I’m doing well on the #PoemADayChallenge. I give myself from 20 minutes to an hour every day just for writing my poem. Sometimes, I have to grab the time while on the crapper, no lie. 😀
I’ll share another of my Poetry Month poems today, but first, why I chose this day’s topic.
I’ve been trying to learn a bit more about cover design (no, I am not an artist and I did not study a single class of graphic design) in the quest to make better covers for my own work. I actually am getting better using Canva (simple, free, limited), as shown by the excellent feedback from fellow writers. I’ve done dozens of practice covers already, and some for my CampNaNoWriMo efforts.
So, in honor of one of the GREAT covers of the last century, I share my poem for April 10:
April 10, 1925
(The GREAT GATSBY first published)
What stands out to me, still, is that vertical strip
of pale green, center left, with a dot spaced below
as if it were an exclamation point losing steam.
I first thought it was a printer’s flaw on the cover,
but looking closely, I saw a lonely firework shoot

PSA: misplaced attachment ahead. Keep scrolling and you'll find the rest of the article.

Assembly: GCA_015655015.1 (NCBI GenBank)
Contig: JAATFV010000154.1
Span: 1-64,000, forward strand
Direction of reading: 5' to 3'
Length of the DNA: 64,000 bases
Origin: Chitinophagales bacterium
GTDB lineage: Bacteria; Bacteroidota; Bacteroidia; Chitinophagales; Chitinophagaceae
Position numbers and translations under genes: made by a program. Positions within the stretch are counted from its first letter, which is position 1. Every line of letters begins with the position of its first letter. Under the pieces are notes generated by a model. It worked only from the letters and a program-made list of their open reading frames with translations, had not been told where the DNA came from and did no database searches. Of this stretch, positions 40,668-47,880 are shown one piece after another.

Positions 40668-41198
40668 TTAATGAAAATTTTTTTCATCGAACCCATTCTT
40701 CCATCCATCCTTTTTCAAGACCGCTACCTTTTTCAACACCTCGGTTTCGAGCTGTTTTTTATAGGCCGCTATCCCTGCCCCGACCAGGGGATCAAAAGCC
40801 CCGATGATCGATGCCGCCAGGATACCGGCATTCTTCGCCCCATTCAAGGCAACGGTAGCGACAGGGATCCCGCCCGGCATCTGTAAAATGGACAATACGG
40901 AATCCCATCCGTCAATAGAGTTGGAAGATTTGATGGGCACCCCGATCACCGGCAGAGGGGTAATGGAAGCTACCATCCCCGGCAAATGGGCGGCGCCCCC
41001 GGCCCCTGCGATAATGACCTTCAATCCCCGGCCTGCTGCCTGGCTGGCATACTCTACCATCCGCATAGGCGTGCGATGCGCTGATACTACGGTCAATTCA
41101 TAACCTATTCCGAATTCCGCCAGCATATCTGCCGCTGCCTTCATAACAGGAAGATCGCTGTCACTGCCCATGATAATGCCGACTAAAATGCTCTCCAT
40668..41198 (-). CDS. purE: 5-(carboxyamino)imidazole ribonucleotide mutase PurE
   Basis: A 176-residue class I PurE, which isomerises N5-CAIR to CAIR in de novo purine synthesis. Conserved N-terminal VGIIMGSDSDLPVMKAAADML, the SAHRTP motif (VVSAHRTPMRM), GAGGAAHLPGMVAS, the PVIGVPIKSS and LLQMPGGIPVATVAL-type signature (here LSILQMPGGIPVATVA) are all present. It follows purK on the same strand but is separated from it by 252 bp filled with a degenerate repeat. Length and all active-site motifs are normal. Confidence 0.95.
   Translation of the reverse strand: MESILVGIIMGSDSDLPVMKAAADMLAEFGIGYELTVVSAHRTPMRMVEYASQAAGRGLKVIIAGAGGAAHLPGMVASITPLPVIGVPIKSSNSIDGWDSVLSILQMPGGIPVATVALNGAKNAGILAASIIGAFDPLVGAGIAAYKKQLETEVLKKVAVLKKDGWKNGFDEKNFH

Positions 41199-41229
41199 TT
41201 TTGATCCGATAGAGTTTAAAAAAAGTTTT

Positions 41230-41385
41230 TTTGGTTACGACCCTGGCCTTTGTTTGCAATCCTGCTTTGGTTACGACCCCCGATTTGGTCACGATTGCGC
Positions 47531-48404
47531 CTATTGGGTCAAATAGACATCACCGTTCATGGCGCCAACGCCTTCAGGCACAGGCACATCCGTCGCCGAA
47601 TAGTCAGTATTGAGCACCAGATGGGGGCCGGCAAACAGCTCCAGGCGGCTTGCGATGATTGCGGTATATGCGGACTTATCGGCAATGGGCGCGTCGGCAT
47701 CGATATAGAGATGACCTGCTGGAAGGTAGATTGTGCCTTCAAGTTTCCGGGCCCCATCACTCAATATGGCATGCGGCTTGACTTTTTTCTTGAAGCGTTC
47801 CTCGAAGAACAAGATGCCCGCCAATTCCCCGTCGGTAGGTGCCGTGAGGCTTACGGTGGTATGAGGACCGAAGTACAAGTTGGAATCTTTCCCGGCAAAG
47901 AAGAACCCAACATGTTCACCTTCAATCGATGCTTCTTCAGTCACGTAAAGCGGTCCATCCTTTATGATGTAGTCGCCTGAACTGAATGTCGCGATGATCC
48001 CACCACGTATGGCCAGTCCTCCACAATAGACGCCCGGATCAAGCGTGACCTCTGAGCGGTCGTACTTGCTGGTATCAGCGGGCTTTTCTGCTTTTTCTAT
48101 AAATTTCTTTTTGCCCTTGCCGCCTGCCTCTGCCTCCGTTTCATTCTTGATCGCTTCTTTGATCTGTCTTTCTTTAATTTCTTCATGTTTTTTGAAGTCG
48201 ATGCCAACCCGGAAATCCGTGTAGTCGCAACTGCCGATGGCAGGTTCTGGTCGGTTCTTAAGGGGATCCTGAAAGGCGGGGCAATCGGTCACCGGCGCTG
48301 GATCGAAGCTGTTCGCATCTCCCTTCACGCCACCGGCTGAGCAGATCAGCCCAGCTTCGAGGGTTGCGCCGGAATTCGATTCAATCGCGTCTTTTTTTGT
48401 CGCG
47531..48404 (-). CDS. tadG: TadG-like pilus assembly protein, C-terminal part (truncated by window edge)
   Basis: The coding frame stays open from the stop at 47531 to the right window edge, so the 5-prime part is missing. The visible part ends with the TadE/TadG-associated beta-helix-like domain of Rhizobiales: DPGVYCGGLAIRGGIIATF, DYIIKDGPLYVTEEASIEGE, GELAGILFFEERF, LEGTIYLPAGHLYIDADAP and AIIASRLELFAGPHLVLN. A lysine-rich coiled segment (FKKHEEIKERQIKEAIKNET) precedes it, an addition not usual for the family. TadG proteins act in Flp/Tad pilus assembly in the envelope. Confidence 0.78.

skyward from the dazzling urban carnival below,
one not yet exploded, flying high to skewer a blue
and golden eye that pleaded even as it haunted
the world. Now, I only see the slash as a tear
and perhaps green for a reason: an elongated
watery reflection of Daisy’s light across the way,
more powerful than tears or fireworks, and fatal.
A bit of trivia about the original cover art for THE GREAT GATSBY: The goache painting was done by Francis Cugat, older brother of bandleader Xavier Cugat. (He used to be married to Charo; do you older folks recall the Coochie-Coochie gal?) The Cugat family moved to Cuba. I was born in Cuba. And the painting’s title is “Celestial Eyes.” Also, Hemingway hated the cover when Fitzgerald handed him a first printing copy, saying it looked as if it were for a bad science fiction book. Dang, Ernest.
I encourage the poetry lovers to take the challenge. One a day. Short or long. Sonnet or haiku. Rhyming or half-rhyming or free. Maybe write one about a famous book cover you love..or hate.
It’s fun. And it does get the creative juices flowing to spill over into fiction efforts.